Mirror of Literature,  11 (1828), 326–27.

Robert Burns. New Year's Letter, Addressed by Burns to Mrs. Dunlop



Extract, Letter

Publications extracted:

Robert Burns


Botany, Ornithology, Feeling, Machinery, Natural Theology, Immaterialism, Immortality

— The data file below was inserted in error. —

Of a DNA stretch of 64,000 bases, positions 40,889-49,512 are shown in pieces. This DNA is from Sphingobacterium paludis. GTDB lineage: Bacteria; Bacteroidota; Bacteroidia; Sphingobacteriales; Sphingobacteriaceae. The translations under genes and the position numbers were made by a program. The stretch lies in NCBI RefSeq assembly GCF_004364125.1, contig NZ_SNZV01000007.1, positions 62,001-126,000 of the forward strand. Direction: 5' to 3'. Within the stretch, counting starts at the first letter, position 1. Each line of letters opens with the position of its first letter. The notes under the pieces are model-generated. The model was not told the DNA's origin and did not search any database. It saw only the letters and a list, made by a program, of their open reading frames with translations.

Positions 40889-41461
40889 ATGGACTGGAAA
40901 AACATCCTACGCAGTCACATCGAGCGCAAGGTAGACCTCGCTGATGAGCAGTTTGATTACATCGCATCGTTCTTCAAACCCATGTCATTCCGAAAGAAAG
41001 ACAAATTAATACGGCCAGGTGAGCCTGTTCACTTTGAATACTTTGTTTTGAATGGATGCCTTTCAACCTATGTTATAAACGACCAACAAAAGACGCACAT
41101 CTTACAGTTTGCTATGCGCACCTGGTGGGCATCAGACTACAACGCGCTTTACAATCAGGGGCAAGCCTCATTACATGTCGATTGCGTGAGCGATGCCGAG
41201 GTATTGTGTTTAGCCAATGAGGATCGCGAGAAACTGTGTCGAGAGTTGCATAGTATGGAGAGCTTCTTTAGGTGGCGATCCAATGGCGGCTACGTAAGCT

Burns relates that certain flowers and birds evoke strong feelings in him. Observes: 'Are we are a piece of machinery, which, like the Æolian harp, passive, takes the impression of the passing accident? Or do these workings argue something within us above the trodden clay? I own myself partial to such proofs of those awful and important realities—a God that made all things—man's immaterial and immortal nature—and a world of weal or woe beyond death and the grave' (327).

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